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A small “Ceasar salad”. Another dish common to many menus that was too salty. The lettuce to sauce ratio was off. The leaves quickly became soggily drenched in dressing, and the cheese aside from adding some much needed dimension to the plate, only made things even more saltier. We craved a thick soup after this to wash our palettes clean, but feared it too would be saturated in salt.

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My guest was interested in the “Kitchen leftover salad for two”. A catchy name, who would have thought it would be so literal. Reading it and its request to ask servers for clarification, you’d imagine this more like the salad of the day. What ingredients were left after service would be used to craft a speciality salad. Instead they literally tossed together scraps to make the most misaligned salad I have ever seen or tasted. Served in a large punch bowl the mix sat listless at the bottom. When we originally inquired, our server mentioned there would be chickpeas, sundried tomatoes, and peppers. This made it sound like it would be a descent salad. What we got was a salad trying too hard to be a pizza with pepperoni, olives, and diced onions. The leaves were over saturated with a herby dressing that was like everything else, too salty.


“Vongole forno flatbread” made with calms, sausage, garlic, broccoli raab, and perino. This was the anomaly. The opposite of salty this was very bland. A colourless presentation paralleled with flavourless taste. The dough was misshapen with what appeared to be no attempt at rounding the corners. The ingredients were not evenly spread around and bites were left being overwhelming with calms or underwhelming with just vegetable stalks. The bread was the best part. It is sad when the only good thing about a dish is the base in which all the ingredients sit on.

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“Veal Parmigiana”. The two guests that shared this sandwich with a side of fries declared their meal good. With not description other than this would be a hero served with fries it was nice to see other ingredients nestled between the crunchy bun. I am glad one of the birthday hosts had a good meal and that the kitchen was able to at make her a sandwich she liked.

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“Orecchiette with broccoli raab, cherry tomatoes, garlic, chili, anchovy, toasted garlic breadcrumbs, and pecorino”. I regret not selecting the option to pass on the anchovies . Especially considering the saltiness of every thing else, the last thing I needed was the essence of a salty fish on my plate. But I wanted to take the opportunity to try anchovy for the first time. The name of the dish was just listing everything that would be in it. As one could guess this was salty, though pretty good when compared to the other dishes. Still hungry I ate this quick, trying not to focus on the taste, but instead on the two glasses of water I had to accompany this with. Of note I usually don’t drink liquids when I eat.

We hardly saw our server as dishes ordered from her were brought out by others. Though when we were wrapping up, here she was hovering around. Our dishes and drinks were taken without consent and our table was bussed prematurely. Even to the point of rushing the work and stepping on feet. We were made to feel like we had to go. Yet when we made an attempt at getting the bill she was no where to be found. We had to hunt someone else down through the sea of people, only to not know her name and have to point to our seats instead. She did however generously bring us forks and plates for the cupcakes we brought in place of a birthday cake. None were needed as we wanted no fuss and no muss, but the thought was appreciated.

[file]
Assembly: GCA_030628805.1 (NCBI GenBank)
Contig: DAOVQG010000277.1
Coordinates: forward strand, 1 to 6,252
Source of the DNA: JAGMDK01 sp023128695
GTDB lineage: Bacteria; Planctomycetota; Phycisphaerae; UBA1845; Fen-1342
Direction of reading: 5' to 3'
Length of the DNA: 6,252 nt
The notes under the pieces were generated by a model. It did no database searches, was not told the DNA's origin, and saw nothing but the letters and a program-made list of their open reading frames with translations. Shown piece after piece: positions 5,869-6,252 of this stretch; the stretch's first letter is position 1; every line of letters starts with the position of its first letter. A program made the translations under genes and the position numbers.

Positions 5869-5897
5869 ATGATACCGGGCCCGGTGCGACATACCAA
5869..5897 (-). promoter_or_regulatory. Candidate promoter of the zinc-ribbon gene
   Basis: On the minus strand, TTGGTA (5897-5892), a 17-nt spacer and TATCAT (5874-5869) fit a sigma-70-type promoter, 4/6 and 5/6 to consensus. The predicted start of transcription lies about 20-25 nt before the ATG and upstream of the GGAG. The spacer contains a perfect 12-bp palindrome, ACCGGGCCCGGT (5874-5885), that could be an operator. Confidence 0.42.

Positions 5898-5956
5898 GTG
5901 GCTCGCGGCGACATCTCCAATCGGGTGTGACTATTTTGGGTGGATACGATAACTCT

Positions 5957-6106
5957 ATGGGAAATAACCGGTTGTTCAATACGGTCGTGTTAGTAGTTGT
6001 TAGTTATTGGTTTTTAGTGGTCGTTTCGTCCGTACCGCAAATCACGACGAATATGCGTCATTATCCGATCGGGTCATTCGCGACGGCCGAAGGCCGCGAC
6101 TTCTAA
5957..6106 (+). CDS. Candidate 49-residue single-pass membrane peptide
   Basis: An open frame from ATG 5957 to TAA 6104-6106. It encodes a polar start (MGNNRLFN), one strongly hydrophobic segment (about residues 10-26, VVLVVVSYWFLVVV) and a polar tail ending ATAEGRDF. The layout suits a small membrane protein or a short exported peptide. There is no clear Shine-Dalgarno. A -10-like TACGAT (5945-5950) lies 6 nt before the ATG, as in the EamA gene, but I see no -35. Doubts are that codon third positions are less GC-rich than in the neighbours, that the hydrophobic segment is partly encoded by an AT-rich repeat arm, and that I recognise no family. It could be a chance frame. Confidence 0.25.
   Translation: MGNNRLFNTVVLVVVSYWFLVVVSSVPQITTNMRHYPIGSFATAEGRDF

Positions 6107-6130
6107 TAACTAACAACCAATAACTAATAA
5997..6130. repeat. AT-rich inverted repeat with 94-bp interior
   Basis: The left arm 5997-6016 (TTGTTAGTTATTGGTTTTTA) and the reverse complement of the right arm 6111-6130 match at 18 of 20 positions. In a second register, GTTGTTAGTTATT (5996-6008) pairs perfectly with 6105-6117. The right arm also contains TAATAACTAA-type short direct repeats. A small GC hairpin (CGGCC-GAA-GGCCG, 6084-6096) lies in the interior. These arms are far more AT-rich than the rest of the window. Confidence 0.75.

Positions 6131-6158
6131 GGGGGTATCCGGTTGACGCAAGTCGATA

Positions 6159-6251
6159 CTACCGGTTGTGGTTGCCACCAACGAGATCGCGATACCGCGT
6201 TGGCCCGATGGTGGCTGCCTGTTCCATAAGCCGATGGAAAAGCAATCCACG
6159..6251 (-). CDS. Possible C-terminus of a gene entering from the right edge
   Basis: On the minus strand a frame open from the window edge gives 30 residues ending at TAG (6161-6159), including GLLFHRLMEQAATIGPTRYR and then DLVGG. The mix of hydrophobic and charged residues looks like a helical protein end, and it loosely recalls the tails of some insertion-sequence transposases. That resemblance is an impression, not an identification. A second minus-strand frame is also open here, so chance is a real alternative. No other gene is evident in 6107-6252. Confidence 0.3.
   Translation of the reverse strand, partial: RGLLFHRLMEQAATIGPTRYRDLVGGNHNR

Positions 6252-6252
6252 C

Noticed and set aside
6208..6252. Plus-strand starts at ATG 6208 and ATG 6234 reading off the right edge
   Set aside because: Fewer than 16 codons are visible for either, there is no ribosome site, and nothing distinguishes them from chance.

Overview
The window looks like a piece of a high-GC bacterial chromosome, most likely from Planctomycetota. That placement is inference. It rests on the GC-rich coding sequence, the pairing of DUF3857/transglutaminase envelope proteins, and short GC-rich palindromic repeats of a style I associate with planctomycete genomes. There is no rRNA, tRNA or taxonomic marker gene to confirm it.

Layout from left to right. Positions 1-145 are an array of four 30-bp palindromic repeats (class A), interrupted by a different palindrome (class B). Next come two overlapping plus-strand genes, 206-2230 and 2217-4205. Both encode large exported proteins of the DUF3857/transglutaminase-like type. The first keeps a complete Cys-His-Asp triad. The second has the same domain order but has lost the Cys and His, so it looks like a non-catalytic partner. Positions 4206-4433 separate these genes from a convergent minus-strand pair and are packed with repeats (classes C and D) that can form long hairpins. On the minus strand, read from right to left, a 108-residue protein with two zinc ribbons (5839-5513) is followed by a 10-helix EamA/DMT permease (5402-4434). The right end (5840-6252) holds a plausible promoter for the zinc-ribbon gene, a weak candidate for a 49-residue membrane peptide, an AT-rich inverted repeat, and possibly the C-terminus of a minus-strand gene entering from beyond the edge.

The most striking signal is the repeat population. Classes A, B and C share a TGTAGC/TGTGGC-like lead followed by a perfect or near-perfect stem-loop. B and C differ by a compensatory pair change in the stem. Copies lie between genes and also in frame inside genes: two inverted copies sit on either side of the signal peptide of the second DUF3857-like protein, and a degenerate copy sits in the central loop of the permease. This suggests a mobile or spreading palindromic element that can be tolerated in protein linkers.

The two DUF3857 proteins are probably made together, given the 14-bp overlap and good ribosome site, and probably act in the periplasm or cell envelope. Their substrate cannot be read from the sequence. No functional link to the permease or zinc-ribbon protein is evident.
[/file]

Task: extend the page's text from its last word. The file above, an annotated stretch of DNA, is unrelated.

I did find their share style washroom unique. This was an open room with sealed stalls, surrounding a double sided sink and mirror combo. Although the doors were symboled with either man or woman in stick figures, no one made an effort to do as it suggested.

Would I come back? – No.
Would I line up for it? – No.
Would I recommend it? – No.
Would I suggest this for someone visiting from out of town? – No.
On the bases of food and dining experience, I would deem my visit an unsatisfactory one. The food didn’t agree with us, we left to either have a second dinner or to use the washroom. Looking around earlier, we noted that we were the only ones eating. We should have known better than to order food at a busy bar like this. It was too dark to read menu, and too loud to speak to order from it. With the music this cranked it should be meant for dancing, not eating. And even then the food should be left to quick and salty bar fare, not full pastas dishes. So with the absence of a dance floor, patrons were left shuffling side to side and bobbing up and down between tables. Our host informed us that they were in the midst of rebranding. Something certainly needed after this experience. A confusing dinner with no cohesive theme or direction. They had some winning points, but many more souring ones that needed to be addressed. Overall for the meal that we had, I don’t feel they have the right to be charging three dollar signs for their food, or adding automatic gratuity for a table of six, especially as two girls shared one entree. Though lesson learned, you don’t come to a bar for fine dining. Though looking back we were eating off the Destillery menu and ordering from their kitchen and bar. Yet these are the same dishes mentioned on the Paulie’s website menu. I guess we should have looked into the actual restaurant some more and done more research when choosing this place. So I conclude with the fact that everything was far too salty to finish, it was a good thing I was hungry enough to be able to lower my standards. Don’t deny your cravings.